Nine-year-old Jamie Nava took a glance at his lunch at Dufrocq Elementary School Tuesday and thought it included some funny-looking eggplant, but on closer inspection, he realized it was sweet potatoes — not from a can but freshly roasted from the oven with a little bit of sugar on top.
Proudly wearing a sticker saying he had tried the sweet potato, Jamie said he liked it.
It’s the kind of reaction LSU Agricultural Center staff have been working toward during the first year of a pilot project called Harvest of the Month to test how to get fresh fruits and vegetables into school lunches.
Starting with just three schools, Dufrocq, Andrew H. Wilson Charter School in New Orleans and North Bayou Rapides Elementary School in Alexandria, the pilot program has run its course in East Baton Rouge Parish. However, it appears to have paved the way for schools next year to get a choice on whether fresh sweet potatoes will be on the menu.
Ann Savage, extension associate with LSU Agricultural Center who has been running the program, said the school system plans to put sweet potatoes on the bid list each month, and individual schools can choose whether to serve fresh or canned.
It’s a small step in what is a large vision of getting more farm-to-table eating into schools. With the pilot project, the schools offered a new item each month — earlier this year it was yellow squash, which some children thought was yellow cucumber.
The program, although not the food, is paid for through a U.S. Department of Agriculture Specialty Crop Grant Fund coordinated by the state Department of Agriculture and Forestry.
Savage said she’s seen changes from April when the first time squash was served and many children were uncertain about it, to last month when it was being devoured. Handing out stickers to children who give the sweet potato a try on Tuesday is just a little incentive to get children to try a new food.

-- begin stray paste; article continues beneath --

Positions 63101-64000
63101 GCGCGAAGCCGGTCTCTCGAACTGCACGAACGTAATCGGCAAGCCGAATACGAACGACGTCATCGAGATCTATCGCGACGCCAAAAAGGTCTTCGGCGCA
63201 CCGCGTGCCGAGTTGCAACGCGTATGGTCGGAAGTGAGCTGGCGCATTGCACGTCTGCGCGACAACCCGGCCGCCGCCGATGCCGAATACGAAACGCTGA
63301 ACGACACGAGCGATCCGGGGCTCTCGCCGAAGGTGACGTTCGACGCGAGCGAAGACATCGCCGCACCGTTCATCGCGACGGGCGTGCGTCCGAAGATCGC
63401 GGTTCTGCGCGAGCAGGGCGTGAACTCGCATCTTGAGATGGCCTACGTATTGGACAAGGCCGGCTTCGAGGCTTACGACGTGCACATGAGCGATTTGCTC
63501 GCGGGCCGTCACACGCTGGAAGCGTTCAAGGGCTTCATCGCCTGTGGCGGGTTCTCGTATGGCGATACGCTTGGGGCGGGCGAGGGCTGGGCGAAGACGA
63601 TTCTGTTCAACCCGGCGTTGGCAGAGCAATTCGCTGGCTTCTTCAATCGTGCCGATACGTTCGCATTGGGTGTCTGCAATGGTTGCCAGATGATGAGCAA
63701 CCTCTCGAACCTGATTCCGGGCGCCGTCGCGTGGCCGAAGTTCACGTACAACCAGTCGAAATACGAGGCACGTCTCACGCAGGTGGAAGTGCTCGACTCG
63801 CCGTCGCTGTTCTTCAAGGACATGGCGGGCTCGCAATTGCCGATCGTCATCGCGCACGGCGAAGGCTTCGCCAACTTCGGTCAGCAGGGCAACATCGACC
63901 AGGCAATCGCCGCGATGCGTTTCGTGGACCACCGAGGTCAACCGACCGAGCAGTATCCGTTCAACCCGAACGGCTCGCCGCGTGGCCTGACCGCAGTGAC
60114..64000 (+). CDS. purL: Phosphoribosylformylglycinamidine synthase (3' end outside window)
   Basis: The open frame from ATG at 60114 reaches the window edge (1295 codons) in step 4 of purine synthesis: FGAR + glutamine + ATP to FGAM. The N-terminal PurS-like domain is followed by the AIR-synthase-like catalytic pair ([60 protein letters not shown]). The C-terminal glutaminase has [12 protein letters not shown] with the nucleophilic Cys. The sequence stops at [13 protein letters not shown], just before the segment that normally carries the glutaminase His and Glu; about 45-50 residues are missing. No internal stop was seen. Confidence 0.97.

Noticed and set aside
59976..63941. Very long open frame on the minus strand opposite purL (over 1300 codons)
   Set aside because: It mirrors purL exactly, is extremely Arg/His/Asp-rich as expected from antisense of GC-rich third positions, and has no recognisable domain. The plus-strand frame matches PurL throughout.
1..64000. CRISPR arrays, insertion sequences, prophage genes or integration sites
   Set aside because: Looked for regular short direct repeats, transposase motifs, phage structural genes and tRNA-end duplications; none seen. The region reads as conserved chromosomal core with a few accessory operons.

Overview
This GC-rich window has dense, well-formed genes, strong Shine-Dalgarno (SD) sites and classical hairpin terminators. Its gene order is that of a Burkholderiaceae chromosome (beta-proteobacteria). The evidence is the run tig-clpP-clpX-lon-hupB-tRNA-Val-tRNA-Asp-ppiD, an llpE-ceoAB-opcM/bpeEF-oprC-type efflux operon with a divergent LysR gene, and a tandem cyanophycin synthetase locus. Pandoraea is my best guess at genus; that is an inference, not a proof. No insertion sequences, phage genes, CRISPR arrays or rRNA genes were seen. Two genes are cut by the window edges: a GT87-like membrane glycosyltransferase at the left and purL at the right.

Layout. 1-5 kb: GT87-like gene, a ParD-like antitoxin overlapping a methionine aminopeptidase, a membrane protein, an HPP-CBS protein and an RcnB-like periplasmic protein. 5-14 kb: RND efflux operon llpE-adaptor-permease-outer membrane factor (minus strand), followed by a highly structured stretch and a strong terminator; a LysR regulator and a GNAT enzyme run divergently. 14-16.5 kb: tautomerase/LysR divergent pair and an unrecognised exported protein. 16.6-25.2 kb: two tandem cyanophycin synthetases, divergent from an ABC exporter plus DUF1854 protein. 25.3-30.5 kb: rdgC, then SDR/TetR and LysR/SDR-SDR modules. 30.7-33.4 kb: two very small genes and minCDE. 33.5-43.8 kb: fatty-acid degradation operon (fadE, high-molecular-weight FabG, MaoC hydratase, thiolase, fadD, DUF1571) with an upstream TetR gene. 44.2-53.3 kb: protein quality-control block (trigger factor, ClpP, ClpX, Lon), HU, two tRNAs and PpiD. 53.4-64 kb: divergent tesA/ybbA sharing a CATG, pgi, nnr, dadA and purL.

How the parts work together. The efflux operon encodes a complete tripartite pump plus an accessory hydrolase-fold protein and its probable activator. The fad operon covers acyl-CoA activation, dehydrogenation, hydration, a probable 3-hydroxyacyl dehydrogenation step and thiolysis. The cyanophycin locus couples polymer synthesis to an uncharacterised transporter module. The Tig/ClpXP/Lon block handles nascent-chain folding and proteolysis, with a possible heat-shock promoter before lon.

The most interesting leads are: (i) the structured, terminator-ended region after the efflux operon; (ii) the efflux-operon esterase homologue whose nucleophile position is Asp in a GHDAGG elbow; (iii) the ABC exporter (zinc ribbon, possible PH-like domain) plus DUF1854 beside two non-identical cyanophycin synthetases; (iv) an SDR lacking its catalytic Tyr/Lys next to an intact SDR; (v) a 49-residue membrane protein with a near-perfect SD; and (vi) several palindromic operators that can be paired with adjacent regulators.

For Cedrione Graves, 8, that’s all the incentive she needed.
“I wanted to get a sticker,” she said, who said her two stickers showed she tried it twice. “And it was good.”
Getting fresh food on school menus where there is short staffing and sometimes limited storage for fresh ingredients can be a challenge for some schools, but the pilot project was meant to show that overcoming problems can be done, albeit slowly.
Mary Dixon, child nutrition program manager at Dufrocq, said serving the fresh vegetables does involve a little extra work, but the program worked much better than she thought it would and doesn’t cut into the school’s food budget.
“They love the sweet potato, and they love the yellow squash,” she said. “They taste it; some like it and some don’t. Most of them do.”
In fact, she had students ask her when they could have another particular vegetable again on the menu, so it’s something the children remember.
“It’s promoting our state’s agriculture and what we grow,” she said.
Carl Motsenbocker, professor with the LSU Agricultural Center, said the program also showed how the delivery of fresh fruits and vegetables could be done.
“We’ve actually learned a lot,” he said. “It’s going to take some time.”
Some of the stumbling blocks include transportation and storage of fresh produce for some schools. Also, some small staffs at most schools have to feed large populations of students, Savage said.
At the same time, it’s something students seem to be warming up to.
“One of the students saw me walking down the hall and said, ‘What do we have today?’ ” Savage said.
Follow Amy Wold on Twitter, @awold10.